Jacket, The
Adrien Brody, Keira Knightley, Jennifer Jason Leigh, Kris Kristofferson
Directed By:
John Maybury

Jack Starks (Brody) is dead. Or at least he was. During a stint in the military during the Persian Gulf War, he's shot in the head and thought deceased until he comes back to life after being declared dead. Problem is that the bullet wound has damaged his brain, leaving him amnesiac. After being discharged, he finds himself walking along the Vermont roads, supposedly heading home. After helping a little girl and her drunk mother restart their truck, he's picked up by a ride that lands him in a mental institute for the criminally insane. Somehow, he's being blames for the shooting death of a police officer that he has no recollection of. Once there, he's bound in a jacket and put into a morgue drawer by his doctor (Kristofferson) in a perverse form of therapy. In a Somewhere in Time-like fashion, the therapy manages to displace him in time, sending him exactly fourteen years into the future, where he meets Jackie (Knightly), the girl he helped years ago and discovers that he dies in four days.

Starks' jaunts between the future and present create a conundrum in which he affects the future by informing those in the past of his conversations with the same people years after his death. Just about every person he comes in contact with, including Jennifer Jason Leigh's doctor, who, on-the-side, is treating a friend's son. Outside of providing a more sympathetic element to the institute's staff, her character really only serves as a plot device to aid Starks into resolving one of the major end points of the story.

The Jacket tends to borrow a lot of minor elements from different films, including the aforementioned Somewhere in Time, Butterfly Effect, 12 Monkeys and Jacob's Ladder. While I would say borrowing from so many flicks would be harmful to a story, the director and writer have carefully managed to mold the elements borrowed to work for the body of the story. While there are a few loose ends here and there, the story weaves in and out, making the viewer work at the core of the concept. It's not a completely cerebral event, but it does beg more from the viewer than most of the dreck to hit the theaters in recent months.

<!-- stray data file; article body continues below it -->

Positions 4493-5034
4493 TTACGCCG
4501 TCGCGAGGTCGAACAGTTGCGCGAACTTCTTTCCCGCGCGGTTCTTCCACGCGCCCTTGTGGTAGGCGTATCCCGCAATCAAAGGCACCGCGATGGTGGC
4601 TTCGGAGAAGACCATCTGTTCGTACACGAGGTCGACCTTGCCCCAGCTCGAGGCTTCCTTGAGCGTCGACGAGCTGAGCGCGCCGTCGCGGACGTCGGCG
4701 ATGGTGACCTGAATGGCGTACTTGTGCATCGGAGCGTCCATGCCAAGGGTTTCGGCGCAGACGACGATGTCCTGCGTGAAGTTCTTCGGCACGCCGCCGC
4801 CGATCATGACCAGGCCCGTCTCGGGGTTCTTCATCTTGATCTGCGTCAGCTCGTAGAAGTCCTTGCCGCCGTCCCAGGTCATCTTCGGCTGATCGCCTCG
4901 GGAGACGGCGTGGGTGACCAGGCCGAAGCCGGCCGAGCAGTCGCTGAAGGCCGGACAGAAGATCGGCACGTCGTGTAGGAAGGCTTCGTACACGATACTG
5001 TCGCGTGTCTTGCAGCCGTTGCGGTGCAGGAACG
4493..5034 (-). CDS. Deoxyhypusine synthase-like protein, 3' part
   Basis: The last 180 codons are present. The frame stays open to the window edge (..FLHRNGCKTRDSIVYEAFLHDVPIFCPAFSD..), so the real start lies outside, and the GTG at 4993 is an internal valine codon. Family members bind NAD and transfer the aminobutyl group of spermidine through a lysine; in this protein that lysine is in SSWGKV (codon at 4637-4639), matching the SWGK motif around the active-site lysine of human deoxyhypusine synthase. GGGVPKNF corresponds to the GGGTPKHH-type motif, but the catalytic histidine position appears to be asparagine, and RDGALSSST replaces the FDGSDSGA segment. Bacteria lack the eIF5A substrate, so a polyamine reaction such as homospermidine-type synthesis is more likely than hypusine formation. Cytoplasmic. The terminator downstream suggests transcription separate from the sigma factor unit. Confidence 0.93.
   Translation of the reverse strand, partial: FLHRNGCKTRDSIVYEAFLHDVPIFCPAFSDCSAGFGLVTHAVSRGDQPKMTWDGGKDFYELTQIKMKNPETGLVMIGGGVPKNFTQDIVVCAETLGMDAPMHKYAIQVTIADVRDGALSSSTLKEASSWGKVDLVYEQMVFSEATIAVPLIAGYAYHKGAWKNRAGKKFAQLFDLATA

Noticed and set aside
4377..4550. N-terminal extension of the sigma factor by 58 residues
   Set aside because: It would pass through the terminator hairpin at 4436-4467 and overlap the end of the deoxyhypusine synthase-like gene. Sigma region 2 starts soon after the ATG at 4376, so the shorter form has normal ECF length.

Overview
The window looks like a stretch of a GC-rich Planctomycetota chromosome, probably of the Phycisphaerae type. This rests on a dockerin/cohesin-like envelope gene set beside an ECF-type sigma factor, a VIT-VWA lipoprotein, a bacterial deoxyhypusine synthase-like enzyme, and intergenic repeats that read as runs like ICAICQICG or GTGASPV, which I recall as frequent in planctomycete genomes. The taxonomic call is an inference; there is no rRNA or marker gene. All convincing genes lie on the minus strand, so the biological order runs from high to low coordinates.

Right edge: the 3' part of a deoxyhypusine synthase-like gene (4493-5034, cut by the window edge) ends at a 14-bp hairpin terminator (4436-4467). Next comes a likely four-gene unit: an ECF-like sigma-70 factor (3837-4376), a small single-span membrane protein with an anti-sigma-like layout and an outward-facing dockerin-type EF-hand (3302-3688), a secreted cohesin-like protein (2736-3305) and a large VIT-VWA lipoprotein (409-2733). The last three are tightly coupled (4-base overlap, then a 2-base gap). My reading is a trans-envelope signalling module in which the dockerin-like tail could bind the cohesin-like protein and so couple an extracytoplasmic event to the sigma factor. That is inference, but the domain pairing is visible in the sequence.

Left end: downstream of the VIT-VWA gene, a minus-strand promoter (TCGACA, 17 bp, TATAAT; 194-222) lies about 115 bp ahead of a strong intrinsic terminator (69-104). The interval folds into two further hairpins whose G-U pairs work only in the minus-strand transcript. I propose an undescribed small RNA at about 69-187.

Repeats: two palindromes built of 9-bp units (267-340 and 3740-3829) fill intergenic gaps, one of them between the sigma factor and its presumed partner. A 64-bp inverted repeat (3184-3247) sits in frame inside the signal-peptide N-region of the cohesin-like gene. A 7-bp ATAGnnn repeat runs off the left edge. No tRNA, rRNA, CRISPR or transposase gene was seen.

On the whole, the cast performs excellently. As always, Brody is excellent. His range of emotions that he can manifest just on his face alone really gives depth to his character and the feigned mania that the viewers are led to believe may just be happening to him. Knightly plays the down-and-out Jackie well, even if it's a role we've seen before but to a harsher extreme. The girl who plays her as a child is far more endearing. Kris Kristofferson proves in this film, as before, that directors want him for the grizzled look he provides. Between him and Brody, the director get a couple quality close-ups that are art unto themselves.

The Jacket leaves enough up to interpretation that most viewers will come away from the film wanting to converse with their friends on some of the concepts. Some plot devices may prove to be too easy or conventional, like the constant challenge to Starks' sanity due to his location, but overall, everything works towards the greater good. For a movie that was being ridiculously billed as some kind of horror flick, The Jacket proves to be a far better thriller than most films in the past few months.

- - Vane

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